Biblical Infallibility
Can We Trust the Bible?

Defining the Issue


I.       Trust in the scriptures is important to every Christian. The Bible is the center of our faith.

          A.      We are Christians because we believe that God exists and that the Bible is God's word - II Tim. 3:16

          B.      Believing in the Bible's message will save our souls - James 1:21, I Thess. 2:13

          C.      The scriptures are powerful, alive and relevant - Heb. 4:12, II Pet. 1:3

          D.      But many people don't trust the Bible

                    1.       It is the most widely circulated and read book in the world and the most criticized.

                    2.       Atheists, evolutionists, modern theologians and even entertainers are constantly questioning the integrity of the scriptures.

II.      Why is it important to trust the Bible

          A.      Unless a person is convinced that the Bible is true, he has no reason to according to its teachings.

          B.      If the Bible is not true, then Christianity is a hoax.

          C.      If it is not true, then it must be a lie. A product of men and not worth following.

          D.      If the Bible is the product of a holy God who cannot lie (Heb. 6:18), then the only thing that He could inspire men to write is a perfect account of His will.

          E.      Without the Bible, there is no standard of right and wrong.

III.     What do we mean by the statement "The Bible is inspired by God?"

          A.      "The Bible in its entirety is God's written word to man, free of error in its original autographs, wholly reliable in history and doctrine. Its divine inspiration has rendered the Book 'infallible' (incapable of teaching deception) and 'inerrant' (not liable to prove false or mistaken). Its inspiration is 'plenary' (extending to all parts alike), 'verbal' (including the actual language form), and 'confluent' (a product of two free agents, human and divine). Inspiration involves infallibility as essential property, and infallibility in turn implies inerrancy." (Clark H. Pinnock, A Defense of Biblical Infallibility, page 1)

          B.      Let us examine each point carefully:

                    1.       The entire Bible is God's word to man (Heb. 1:1-2). We cannot pick and choose the parts that we like.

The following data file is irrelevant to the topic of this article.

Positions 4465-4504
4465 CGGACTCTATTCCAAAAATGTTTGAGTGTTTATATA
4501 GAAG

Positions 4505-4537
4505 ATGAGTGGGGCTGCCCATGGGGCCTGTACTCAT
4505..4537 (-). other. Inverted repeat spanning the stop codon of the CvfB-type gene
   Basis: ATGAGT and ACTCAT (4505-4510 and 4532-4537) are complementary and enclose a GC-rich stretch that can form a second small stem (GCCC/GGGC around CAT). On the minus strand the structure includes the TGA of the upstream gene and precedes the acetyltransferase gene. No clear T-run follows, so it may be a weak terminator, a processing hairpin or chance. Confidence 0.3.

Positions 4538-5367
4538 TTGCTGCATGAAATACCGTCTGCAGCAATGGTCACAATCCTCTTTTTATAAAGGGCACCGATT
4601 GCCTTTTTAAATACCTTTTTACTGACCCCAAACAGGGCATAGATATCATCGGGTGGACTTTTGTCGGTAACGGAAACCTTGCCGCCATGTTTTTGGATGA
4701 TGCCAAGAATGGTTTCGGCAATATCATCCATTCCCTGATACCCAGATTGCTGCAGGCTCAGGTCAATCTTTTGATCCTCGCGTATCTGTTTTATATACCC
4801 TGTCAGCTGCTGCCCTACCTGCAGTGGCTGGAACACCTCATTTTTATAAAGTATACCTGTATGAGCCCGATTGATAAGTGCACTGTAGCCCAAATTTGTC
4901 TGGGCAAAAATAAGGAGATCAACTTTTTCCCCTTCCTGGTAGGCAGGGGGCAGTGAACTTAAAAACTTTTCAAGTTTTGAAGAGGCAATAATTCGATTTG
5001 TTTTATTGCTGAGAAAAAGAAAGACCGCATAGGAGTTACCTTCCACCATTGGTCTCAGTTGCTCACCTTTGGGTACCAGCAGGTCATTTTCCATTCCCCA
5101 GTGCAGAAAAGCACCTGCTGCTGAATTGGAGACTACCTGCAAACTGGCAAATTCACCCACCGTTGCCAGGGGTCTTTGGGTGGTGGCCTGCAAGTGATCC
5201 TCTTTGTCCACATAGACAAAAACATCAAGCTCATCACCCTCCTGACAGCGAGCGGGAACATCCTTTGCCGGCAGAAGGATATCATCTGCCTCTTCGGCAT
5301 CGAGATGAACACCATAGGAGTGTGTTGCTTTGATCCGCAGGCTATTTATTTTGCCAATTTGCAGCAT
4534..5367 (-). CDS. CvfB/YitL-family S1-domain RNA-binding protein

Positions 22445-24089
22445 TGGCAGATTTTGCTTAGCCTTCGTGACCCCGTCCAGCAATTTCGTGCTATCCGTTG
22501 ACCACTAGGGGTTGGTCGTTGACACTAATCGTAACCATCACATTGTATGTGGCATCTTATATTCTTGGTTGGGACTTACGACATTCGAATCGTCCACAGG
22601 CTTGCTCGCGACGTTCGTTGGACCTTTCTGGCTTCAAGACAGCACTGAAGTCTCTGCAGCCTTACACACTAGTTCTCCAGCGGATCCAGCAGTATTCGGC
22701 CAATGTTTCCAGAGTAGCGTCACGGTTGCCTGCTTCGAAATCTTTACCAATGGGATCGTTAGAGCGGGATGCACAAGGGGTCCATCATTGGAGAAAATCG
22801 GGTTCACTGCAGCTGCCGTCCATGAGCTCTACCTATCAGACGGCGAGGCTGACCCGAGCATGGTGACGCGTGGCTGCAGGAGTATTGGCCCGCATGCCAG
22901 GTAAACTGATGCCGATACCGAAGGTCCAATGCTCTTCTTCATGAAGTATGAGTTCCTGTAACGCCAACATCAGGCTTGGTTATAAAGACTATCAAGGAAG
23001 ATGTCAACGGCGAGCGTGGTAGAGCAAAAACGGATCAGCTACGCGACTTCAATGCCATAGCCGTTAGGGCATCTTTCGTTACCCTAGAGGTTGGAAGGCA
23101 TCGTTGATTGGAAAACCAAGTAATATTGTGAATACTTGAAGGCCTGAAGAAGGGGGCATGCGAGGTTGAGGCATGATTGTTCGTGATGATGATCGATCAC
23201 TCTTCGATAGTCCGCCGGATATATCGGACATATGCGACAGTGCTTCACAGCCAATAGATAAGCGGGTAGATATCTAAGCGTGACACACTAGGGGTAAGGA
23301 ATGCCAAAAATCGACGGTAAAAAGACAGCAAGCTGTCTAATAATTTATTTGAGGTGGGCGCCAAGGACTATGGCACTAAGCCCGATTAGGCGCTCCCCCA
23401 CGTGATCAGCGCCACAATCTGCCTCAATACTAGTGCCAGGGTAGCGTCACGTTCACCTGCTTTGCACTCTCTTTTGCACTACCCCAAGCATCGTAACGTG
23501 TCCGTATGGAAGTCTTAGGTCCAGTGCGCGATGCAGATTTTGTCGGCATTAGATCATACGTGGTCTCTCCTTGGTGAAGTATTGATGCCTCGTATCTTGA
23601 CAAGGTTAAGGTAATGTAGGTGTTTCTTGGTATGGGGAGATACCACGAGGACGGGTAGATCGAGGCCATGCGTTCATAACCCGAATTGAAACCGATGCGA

2.       It is free of errors in the original manuscripts. We do not mean that there has never been errors in the copies and translations of the text, but we are certain that these errors are slight. We have no reason to doubt our translations.

                    3.       It is completely reliable in history and doctrine.

                              a.       The history recorded in the Bible is true and accurate. No evidence has ever shown it otherwise. Archaeology has backed it up repeatedly, to the embarrassment of skeptics.

                              b.       The doctrine is pure, entire, and true (II Tim. 3:16-17). Following the teaching in the Bible is our only safe course.

                    4.       It is 'infallible'. It cannot teach deception. It will not teach anything false.

                    5.       It is 'inerrant'. It will not be proven false. The claim in I Pet. 1:22-25 still stands.

                    6.       It is 'inspired' or "God breathed" (II Tim. 3:16). In other words it came directly from God.

                              a.       'Plenary' means wholly, all parts. All scriptures are inspired.

                              b.       Verbal means that the very selection of words were inspired. (I Cor. 2:13). God did not merely give the writers ideas to put down on paper.

                    7.       'Confluent' means that both God and man were involved in the writing of the Bible. God used men to reveal his will.

                    8.       The ideas of inspiration, infallibility, and inerrancy stand or fall together. Without one, the rest are meaningless.

IV.     In our next lesson, we will examine what the Bible teaches about itself and Jesus' view of the scriptures.